HashMap has two parameters that affect its performance:

  • Initial capacity
  • Load factor

The capacity is the number of buckets in the hash table. Initial capacity is simply the capacity at the time the hash table is created.

HashMap internally uses an array for storing its elements and each array of index is known as one bucket. By default an array has 16 buckets. For every (key, value) pair added to HashMap a hashcode is calculated using the key. That hashcode decides element goes to which bucket.

The load factor is a measure of how full the hash table is allowed to get before its capacity is automatically increased. When the number of entries in the hash table exceeds the product of the load factor and the current capacity, the hash table is rehashed (that is, internal data structures are rebuilt) so that the hash table has approximately twice the number of buckets. Default load factor is 0.75

Methods in Java HashMap class

Some of the important methods in the HashMap class are listed below.

  • clear()- Removes all of the mappings from this map.
  • computeIfAbsent(K key, Function<? super K,? extends V> mappingFunction)- If the specified key is not already associated with a value (or is mapped to null), attempts to compute its value using the given mapping function and enters it into this map unless null.
  • computeIfPresent(K key, BiFunction<? super K,? super V,? extends V> remappingFunction)- If the value for the specified key is present and non-null, attempts to compute a new mapping given the key and its current mapped value.
  • containsKey(Object key)- Returns true if this map contains a mapping for the specified key.
  • containsValue(Object value)- Returns true if this map maps one or more keys to the specified value.
  • entrySet()- Returns a Set view of the mappings contained in this map.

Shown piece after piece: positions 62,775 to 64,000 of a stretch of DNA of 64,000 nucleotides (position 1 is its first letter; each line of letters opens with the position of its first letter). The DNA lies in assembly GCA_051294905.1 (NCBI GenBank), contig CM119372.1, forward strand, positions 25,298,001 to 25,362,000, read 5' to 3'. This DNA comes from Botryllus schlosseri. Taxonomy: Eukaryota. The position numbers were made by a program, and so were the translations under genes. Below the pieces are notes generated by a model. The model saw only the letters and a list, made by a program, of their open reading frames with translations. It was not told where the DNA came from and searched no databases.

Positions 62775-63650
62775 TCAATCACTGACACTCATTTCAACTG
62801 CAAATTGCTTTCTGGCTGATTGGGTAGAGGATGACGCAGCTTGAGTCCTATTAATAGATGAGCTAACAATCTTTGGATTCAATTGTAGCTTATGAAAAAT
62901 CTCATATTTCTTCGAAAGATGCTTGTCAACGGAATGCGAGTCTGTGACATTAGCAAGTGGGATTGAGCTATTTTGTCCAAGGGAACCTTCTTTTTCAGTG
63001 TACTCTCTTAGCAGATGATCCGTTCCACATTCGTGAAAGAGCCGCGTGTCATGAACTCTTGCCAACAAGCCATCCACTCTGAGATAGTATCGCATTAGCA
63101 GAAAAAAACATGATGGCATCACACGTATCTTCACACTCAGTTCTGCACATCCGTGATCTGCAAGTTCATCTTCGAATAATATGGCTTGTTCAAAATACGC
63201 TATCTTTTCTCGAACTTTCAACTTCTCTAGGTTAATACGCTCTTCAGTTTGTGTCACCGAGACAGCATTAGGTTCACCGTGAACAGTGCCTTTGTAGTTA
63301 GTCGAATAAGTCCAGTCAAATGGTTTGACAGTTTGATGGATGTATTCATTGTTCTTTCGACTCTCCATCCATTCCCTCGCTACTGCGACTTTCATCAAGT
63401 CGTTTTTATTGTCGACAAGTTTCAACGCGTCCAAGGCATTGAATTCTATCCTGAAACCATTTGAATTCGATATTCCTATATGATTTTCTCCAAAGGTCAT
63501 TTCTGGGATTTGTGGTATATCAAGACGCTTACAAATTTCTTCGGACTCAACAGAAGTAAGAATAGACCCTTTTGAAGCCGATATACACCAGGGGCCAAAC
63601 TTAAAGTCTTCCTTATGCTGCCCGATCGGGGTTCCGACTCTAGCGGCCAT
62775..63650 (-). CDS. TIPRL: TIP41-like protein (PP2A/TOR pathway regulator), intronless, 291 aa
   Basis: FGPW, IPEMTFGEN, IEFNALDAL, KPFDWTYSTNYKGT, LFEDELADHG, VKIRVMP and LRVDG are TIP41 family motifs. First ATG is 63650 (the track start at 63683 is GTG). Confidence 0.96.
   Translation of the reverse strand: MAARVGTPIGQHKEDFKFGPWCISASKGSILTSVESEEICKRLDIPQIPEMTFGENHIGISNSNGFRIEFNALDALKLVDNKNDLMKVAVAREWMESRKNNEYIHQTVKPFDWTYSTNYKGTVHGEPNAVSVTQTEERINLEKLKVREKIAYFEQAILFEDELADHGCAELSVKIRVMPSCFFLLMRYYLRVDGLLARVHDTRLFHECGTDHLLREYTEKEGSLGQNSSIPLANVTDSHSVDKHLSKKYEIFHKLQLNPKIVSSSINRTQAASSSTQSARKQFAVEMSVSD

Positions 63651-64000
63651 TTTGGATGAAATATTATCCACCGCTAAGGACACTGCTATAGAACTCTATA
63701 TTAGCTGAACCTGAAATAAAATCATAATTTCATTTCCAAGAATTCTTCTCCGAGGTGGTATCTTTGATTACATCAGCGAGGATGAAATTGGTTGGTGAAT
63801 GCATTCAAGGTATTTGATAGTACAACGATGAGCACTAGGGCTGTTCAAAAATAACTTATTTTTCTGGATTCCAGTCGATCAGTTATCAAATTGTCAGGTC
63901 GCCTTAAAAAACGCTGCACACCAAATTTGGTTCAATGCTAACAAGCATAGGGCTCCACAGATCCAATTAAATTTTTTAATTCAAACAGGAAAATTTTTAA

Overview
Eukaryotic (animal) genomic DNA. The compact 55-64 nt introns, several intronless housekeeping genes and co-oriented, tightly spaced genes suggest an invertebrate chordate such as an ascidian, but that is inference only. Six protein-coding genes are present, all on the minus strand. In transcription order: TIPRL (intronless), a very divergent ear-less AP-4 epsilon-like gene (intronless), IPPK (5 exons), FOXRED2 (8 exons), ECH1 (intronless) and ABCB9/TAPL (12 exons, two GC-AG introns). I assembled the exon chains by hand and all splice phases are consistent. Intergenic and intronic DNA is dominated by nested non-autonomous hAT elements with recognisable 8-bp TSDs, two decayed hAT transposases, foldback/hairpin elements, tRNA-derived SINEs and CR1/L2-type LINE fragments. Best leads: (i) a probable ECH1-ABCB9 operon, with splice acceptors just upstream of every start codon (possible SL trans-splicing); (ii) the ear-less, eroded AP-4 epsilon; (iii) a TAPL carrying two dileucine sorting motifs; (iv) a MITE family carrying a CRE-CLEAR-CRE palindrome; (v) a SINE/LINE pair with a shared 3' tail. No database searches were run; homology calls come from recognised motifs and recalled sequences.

• get(Object key)- Returns the value to which the specified key is mapped, or null if this map contains no mapping for the key.
  • isEmpty()- Returns true if this map contains no key-value mappings.
  • keySet()- Returns a Set view of the keys contained in this map.
  • put(K key, V value)- Associates the specified value with the specified key in this map.
  • putIfAbsent(K key, V value)- If the specified key is not already associated with a value (or is mapped to null) associates it with the given value and returns null, else returns the current value.
  • remove(Object key)- Removes the mapping for the specified key from this map if present.
  • remove(Object key, Object value)- Removes the entry for the specified key only if it is currently mapped to the specified value.
  • replace(K key, V value)- Replaces the entry for the specified key only if it is currently mapped to some value.
  • size()- Returns the number of key-value mappings in this map.

HashMap allows null as key and value

HashMap in Java allows one null key and multiple null values.

public class HashMapSorting {

    public static void main(String[] args) {
        // creating HashMap
        Map<String, String> langMap = new HashMap<String, String>();
        // Storing (key, value) pair to HashMap
        langMap.put("ENG", "English");
        langMap.put("NLD", null);
        langMap.put("ZHO", null);
        langMap.put("BEN", "Bengali");
        langMap.put("ZUL", "Zulu");
        langMap.put(null, "French");
        langMap.put(null, "Hindi");
        
        System.out.println("-- Map Elements --");
        for(Map.Entry<String, String> lang : langMap.entrySet()) {